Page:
National Narrowband Network Company (NNN Co) — which is rolling out is own low power wide area network for IoT based on the LoRaWAN technology — is calling on the Government to spend $800m to build a LoRaWAN network covering 2.5m square kilometres to support IoT applications for Australian agriculture.
It argues that If the $800 million investment leads to a five percent increase in agricultural productivity then the annual benefit to Australia would be $2billion of additional revenues per annum.
The call was made in NNN Co’s submission to the House of Representatives Standing Committee on Agriculture and Industry’s enquiry into agricultural innovation. It was one of 83 submissions received by the enquiry as at 18 October.
NNN Co says Australia has a number of initiatives underway in agricultural technology, including a group focussed IoT in agriculture, but says the direction and focus of these multiple initiatives is unclear and the result is that “Australia has a number of exciting innovations, but without the momentum to scale and deploy these rapidly across the country in a cohesive manner.”
The submission argues that without the early introduction of a suitable network, the acquisition and consolidation of critical data will take longer than ideal. “The building out of a suitable network is the critical first step. Any connectivity solution needs to be both a commonly accepted standard and suitable for Australian conditions,” it says.
It says its research “confirms that LoRaWAN (Long Range Wide Area Network specification) is the best solution for Australia, given our unique conditions,” because “The LoRa specification provides the closest fit to Australian needs. Our close engagement with the LoRa Alliance has enabled us to test this in the field, confirming our confidence in this increasingly widely adopted global standard.”
NNN Co is calling on the Government to undertake a proof of concept trial of its proposed technology to determine its capabilities, confirm costs, maintenance requirements, and the best approach to installation and set up.
National agricultural IoT body needed
It is also calling for the establishment of a national body comprising the Department of Agriculture, State Agriculture agencies, CSIRO, Farm Lobbies, major agricultural suppliers, representatives of the farming communities, universities and research groups, and major innovators in this space.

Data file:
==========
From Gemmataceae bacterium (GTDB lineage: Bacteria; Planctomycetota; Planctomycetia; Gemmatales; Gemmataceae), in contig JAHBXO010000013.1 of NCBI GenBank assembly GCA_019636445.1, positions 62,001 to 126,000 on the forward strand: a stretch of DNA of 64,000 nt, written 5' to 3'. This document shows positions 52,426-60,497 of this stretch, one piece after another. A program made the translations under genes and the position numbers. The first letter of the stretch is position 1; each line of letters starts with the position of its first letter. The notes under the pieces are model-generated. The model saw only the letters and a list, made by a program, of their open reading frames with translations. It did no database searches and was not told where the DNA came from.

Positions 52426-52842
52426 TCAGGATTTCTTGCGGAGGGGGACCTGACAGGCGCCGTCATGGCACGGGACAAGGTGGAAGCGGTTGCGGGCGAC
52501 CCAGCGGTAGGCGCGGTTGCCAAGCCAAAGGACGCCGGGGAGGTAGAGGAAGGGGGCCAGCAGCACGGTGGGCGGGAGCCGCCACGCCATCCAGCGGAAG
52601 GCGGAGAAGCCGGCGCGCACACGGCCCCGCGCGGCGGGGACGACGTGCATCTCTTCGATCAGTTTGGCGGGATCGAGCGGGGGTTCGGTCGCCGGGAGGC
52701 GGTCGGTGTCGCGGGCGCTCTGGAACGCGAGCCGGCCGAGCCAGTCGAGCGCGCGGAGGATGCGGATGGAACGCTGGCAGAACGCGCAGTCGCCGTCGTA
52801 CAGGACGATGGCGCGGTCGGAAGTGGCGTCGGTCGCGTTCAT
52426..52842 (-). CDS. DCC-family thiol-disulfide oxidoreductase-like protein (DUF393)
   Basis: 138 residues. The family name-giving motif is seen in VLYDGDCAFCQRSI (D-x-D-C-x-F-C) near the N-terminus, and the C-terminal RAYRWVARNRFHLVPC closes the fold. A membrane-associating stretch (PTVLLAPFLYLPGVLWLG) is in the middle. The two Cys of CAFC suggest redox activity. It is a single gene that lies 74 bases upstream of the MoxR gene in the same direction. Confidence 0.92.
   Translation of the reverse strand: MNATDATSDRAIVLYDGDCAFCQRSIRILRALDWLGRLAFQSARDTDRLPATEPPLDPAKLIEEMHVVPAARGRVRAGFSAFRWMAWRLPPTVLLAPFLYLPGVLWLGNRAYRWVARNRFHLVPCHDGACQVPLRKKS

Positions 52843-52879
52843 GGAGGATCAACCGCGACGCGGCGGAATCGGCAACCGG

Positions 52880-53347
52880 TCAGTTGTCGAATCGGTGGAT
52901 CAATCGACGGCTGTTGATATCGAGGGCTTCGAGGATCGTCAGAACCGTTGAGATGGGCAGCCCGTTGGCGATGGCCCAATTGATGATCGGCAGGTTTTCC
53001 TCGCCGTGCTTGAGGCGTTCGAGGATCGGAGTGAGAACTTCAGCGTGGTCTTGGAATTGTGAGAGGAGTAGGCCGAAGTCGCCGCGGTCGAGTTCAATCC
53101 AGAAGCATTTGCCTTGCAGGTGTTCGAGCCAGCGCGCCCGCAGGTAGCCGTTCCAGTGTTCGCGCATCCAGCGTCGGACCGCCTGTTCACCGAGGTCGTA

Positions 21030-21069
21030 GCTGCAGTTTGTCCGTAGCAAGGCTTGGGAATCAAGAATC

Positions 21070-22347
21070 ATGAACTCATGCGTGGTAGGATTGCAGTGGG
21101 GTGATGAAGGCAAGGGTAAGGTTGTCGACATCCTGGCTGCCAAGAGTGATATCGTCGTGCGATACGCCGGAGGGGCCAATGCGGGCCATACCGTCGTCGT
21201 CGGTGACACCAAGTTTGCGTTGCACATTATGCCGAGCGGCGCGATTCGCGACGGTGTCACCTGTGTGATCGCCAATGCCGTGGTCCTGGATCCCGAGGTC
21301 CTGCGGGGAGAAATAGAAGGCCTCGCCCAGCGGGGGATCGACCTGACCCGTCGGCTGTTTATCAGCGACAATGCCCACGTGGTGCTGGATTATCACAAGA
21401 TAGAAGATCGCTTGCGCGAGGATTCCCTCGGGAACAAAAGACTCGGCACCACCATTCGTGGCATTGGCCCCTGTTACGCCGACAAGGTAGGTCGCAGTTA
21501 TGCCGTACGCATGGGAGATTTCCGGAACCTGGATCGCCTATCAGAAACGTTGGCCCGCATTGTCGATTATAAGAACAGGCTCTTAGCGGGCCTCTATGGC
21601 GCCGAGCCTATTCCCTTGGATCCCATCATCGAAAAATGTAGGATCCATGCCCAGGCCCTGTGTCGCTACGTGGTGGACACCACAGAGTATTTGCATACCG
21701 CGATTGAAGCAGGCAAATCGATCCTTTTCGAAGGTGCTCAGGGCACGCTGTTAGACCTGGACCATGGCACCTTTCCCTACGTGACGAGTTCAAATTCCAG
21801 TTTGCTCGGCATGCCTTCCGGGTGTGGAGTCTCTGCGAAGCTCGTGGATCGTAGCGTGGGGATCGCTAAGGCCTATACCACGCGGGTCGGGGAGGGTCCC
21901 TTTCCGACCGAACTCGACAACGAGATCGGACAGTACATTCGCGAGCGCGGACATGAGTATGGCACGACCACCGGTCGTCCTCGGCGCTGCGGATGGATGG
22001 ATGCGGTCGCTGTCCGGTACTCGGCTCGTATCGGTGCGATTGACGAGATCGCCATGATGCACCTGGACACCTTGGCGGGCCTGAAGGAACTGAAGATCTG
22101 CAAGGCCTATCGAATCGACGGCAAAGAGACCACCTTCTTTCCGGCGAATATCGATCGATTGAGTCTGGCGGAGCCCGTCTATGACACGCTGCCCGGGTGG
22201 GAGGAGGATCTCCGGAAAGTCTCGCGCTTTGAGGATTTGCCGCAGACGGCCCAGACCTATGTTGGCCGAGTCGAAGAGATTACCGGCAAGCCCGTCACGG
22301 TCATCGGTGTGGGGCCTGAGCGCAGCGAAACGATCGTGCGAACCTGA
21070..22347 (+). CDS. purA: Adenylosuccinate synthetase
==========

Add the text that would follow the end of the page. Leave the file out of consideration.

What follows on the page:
This body will have “the mission to provide focus and communication of needs, initiatives and outcomes for the provision of a coordinated approach to the innovation in agriculture including data collection and analysis and the use of IoT in agricultural innovation.”
The submission has also called for spectrum in the 928MHz to 935MHz band to be set aside for the sole purpose of IoT related activities.
Telstra low key on agri IoT
Telstra — which was talking up IoT considerably at its AGM this week als0 made mention to IoT in its submission, but not to any great extent. It said: “One of the most significant new trends we are seeing is the ‘Internet of Things’ (IoT). Billions of connected devices are starting to be connected across all sorts of industries. In agriculture the possibilities of the IoT is endless and is already taking place. The use of sensors allows farmers to be more productive by reducing the time they need to spend on low value activities.”
The submission then gave a number of examples of agricultural IoT applications, but made no specific IoT-related recommendations.
The terms of reference of the enquiry were that the committee “inquire into and report on the role of technology in increasing agricultural productivity in Australia” with particular regard to
- improvements in the efficiency of agricultural practices due to new technology, and the scope for further improvements;
- -emerging technology relevant to the agricultural sector, in areas including but not limited to telecommunications, remote monitoring and drones, plant genomics, and agricultural chemicals; and barriers to the adoption of emerging technology.